BPD is a mental disorder. It is therefore "logical" in the diagnosis DSM criterion to highlight the "dysfunctions" of those who suffer from it rather than the opposite (please see shortl test)What does the word "emophane"TM mean?
I feel this vision very "unfair" (even if it is essential from a medical point of view). Unfair because it doesn't show the "positive" side of a BPD person.
I know that it is not really normal practice to define a person suffering from BPD (himself or herself) in a “positive” way (except for some who are in denial or splitting and who are trying to show an "image").
It is precisely for that very reason that I started to seek a positive vision of the borderline disorder , that I have named "emophane"TM , emophania or emophany.
An emophane person is someone who corresponds to the criteria and canons of emophany.What are the traits of an emophane person (or emophania, emophany )?
The question does not concern the possible negative consequences
of such traits (it is not always "funny" to be hypersensitive).Nor
does it concern the possible inability to put these traits into
practice because of the disorder, denial or depression. I can for example
be very sensitive inside, but nevertheless give the impression that I'm
as cold as marble... nonetheless, the fact remains that sensitivity in
one of my character traits.
One of the big fears of a BPD person is, in particular, "to lose oneself" in a therapy.And what would a "borderline" person be without BPD?
Many are those who think (wrongly) that it is their borderline disorder which made them what they are now...
Thus, some may violently reject the BPD diagnosis because in their head, they would no more be "me" but "my disorder" (a kind of "I'm not any more me because me, it's a disorder"), situation highly destabilizing...
Therefore they say, "if I'm sensitive it is because I have a borderline disorder"... or "who would I be without this disorder?"
The truth is that "it is not because I suffer from a borderline disorder that I'm sensitive, but because I'm sensitive that I was in a population at risk to develop a BPD".
Therefore, "To Recover from the disorder is not to loose my sensitivity but only to get rid of my borderline disorder traits", there is then no risk to loose myself in a therapy
He/she would be, in theory, an emophane !But it can hurt to be emophane!
An emophane person, who has the possibility to use their emophane "qualities" both to serve's him/herself and others and no longer use them for his/her own self-destruction and other splittings.
No-one is denying the fact. Yes, it can hurt to be emophane, more especially, as the world in which we live tends to be "non-emophane".What they say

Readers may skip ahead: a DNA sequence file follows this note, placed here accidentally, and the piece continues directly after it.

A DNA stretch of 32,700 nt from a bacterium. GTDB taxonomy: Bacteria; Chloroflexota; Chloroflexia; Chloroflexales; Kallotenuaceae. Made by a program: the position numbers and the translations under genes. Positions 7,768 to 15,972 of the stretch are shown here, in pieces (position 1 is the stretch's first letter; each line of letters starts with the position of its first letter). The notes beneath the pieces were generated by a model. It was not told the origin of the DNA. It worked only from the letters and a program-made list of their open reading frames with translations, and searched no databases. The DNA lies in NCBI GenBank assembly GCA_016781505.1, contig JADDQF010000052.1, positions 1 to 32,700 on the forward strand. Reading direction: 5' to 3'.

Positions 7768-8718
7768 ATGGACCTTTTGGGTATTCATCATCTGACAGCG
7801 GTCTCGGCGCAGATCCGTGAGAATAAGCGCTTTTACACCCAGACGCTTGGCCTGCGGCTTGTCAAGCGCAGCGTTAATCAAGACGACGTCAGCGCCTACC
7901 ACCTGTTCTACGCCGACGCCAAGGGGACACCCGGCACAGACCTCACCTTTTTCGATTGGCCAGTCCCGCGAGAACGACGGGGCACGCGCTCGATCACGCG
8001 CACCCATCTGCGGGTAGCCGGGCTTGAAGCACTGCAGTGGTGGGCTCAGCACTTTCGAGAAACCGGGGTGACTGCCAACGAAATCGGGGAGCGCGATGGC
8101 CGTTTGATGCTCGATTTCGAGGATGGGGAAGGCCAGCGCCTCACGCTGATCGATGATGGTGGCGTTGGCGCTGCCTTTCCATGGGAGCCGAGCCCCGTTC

But for all that:
And if you had the choice between remaining emophane and becoming, with the wave of a magic wand, "non-emophane"... Do you think that the non-emophane that you'd become could love himself? I'm afraid not.
- Wouldn't a "emophane" world be more "beautiful" (with less destruction, conflicts, wars)? I think so.
- To be emophane, isn't it to have "beautiful" values? I think so.
- Should you then feel ashamed of being emophane? I don't think so.
Then why consider it a "tragedy" to be "emophane" when if actual fact you can see this as a gift!
"You are right that certain traits we see destructively exaggerated in BPD individuals are traits that we see in normal individuals and traits that in moderation or under effective control can be healthy and advantageous.Mini survey
Your characterization helps "un-demonize" BPD" (Daniel C Claiborn Ph.D. - Claiborn and Associates, Inc. - Kansas USA)
Click on the link to participate at a mini-survey "Are you emophane?"To make a comment:
Some results: (of course, other readings are possible)
With a sample of approximately 600 people having taken part in this "survey", we retained people having given their name or first name, who say to be BPD diagnosed, who provided their diagnosis year and with a maximum of 2 answers "I do not know". Were counted as "yes", the answers "yes" and "In fact yes even if I have problems to apply it".
We thus retained more than 150 answers(exactly 172).
Resultts:81% of women and 19% of men
On the 16 points, the questioned people had an average of 14,7 points (either 94% of the emophane's criteria). (mini 10 points, maximum 16 points)
The results are between a minimum of 86% and a maximum of 99% according to the 16 criteria's
The 2 "lowest" criteria were "Creativity 86%" and "Naivety 86%"
The 2 "highest" criteria were "Altruism 98%" and "curiosity 99%"
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AAPEL - Back to BPD summary page
All the information in this site is aimed at helping people understand a "rather particular" and puzzling kind of disease
But more especially, to support everyone affected by it, sick or not. In any case, it is ESSENTIAL to see a therapist who specialises in this field they can confirm or give an alternative diagnosis
The name of what you’ve got doesn’t matter so much, getting the right treatment for the right patient does
last update August 2007
(creation march 15th 2OO4)
Copyright AAPELTM federation - All rights reserved
EmophaneTM is a trademark of Alain Tortosa
Author, Alain Tortosa, psychotherapist, founder president of the Aapel
(proofreading by maureen)